Last year Sjava put African trap music on the map when he won the viewers’ choice best international act at the BET Awards in Los Angeles. Life has certainly changed since his humble beginnings. These days he can’t walk down the street or order at KFC without being recognised.

His journey to success has been a long time in the making – 16 years to be exact. “Now that people are seeing things happening, they’re counting it from there but this success didn’t come quickly,” he says.

Bagging the BET award has certainly opened doors for him, but he doesn’t only want to be known for that. “There is so much that has happened in my life, but all people focus on is that because it’s from overseas.”

His BET gong is still causing a buzz but it’s not the validation he strives for. Sjava, who is nominated for four Samas, including best Afropop album, says he doesn’t take voting awards seriously. “For me, meeting someone who tells me ‘ I listened to your song and it helped me in this way’ is the only thing that matters.”

He wants to make music that moves people, but he also wants to make some coin. Sjava loves spoiling his mom and he’s brought along a gift for Thandi, who’s preparing for our photoshoot. She smiles at the surprise.

“Oh, Hadebe,” Thandi says, fitting on the purple coat. All she needs now are boots, she quips.

THE winter coat is an early Mother’s Day gift as Sjava won’t be home to celebrate with Thandi. “It hurts that I can’t just spend time with my mom,” he says. “You travel all over the world but you never get time with the people you love and are doing this for. “All you can do is send money.” Thandi is grateful for the gift but the one present she’d like is her son’s presence. “I can never get hold of him and he can’t just come home,” she says. “I don’t know my child anymore, I can’t just sit with him.”

Sjava would love to spend more time at home with her, doing regular things. He wants to cut the grass, he says, pointing at the shrubbery in the yard. But his career is in full flight, and he must be on the road all the time.

He’s taken steps to make sure Thandi is well taken care of, though. Sjava built his mom’s house on the same land his father’s house stood on before his parents broke up.

“I came back 16, 17 years later and built my mother a house because we grew up renting rooms,” he says. “It was her dream to own a home of her own, where she can wake up whenever she wants and do whatever she wants without a landlord knocking at the door and asking for money. “I had to make her dream come true.” His commitment to his mother is second to none. Sjava is following a Zulu cultural process that will allow him to “marry” his mother. He’s doing what his father couldn’t because, according to Sjava’s tradition, he’ll remain a bachelor until his mother weds.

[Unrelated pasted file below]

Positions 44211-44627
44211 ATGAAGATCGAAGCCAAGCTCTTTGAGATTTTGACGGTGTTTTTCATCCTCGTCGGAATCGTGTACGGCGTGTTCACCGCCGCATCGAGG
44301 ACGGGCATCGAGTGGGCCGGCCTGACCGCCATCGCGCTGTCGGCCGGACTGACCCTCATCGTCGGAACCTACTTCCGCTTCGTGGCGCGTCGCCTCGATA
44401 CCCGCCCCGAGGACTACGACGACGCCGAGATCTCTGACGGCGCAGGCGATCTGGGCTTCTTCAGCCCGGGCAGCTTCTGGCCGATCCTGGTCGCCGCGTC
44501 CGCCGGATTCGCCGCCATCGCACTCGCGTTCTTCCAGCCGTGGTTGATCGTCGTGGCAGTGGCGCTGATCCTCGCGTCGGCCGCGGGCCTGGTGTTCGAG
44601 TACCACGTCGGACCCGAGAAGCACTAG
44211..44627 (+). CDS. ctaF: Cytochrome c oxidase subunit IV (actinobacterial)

“I won’t be able to get married if my mom isn’t married so I have to marry her. Growing up in Joburg, there’s a lot of cultural knowledge that I lost. My mom helps me with that – it’s very important as a man to know why we do certain things,” he says.

HIS dedication to their culture means a great deal to Thandi, who is a loyal member of the Shembe Church. She’s been with them for 15 years and in line with religious beliefs has been made to sit with unmarried and single women while married women are seated on another side of the church.

Thandi is looking forward to being recognised as a married woman, and like any mom she longs to see her son walk down the aisle with his dream woman. “I want him to be greater, to be happy, to get married and have children. I want for us all to be happy as a family,” she says.

When the conversation turns to dating, Sjava is tight-lipped. His love life became the talk of the town when Lady Zamar recently revealed she and the rapper had broken up. Social media users had long speculated Sjava and the Love is Blind singer were secret lovers, but the pair kept a lid on things until the songstress confirmed their split on social media.

Fans are hoping the popular pair will rekindle their two- year relationship but Sjava isn’t entertaining the topic. “I’m not going to talk about my relationship status,” he says.

He knows it comes with the territory but having his private life in the public eye is one of the things he hates about being popular. “I miss my life,” Sjava says.

“I don’t enjoy the fame but I’m grateful for everything that’s happening. This (travelling) comes with it.”

He seems rueful as he gets ready to catch his plane back to Joburg. “Sometimes your calling is to make sure everyone is happy but yourself. There’s nothing I can do about that.

“All I can do is take care of my mom and family.”

Life as he knows it “is gone” but Thandi is the one constant Sjava can count on. “She means a lot to me,” he says. “I always feel for people who have no moms because I realise how blessed I am to have her.”

– Drum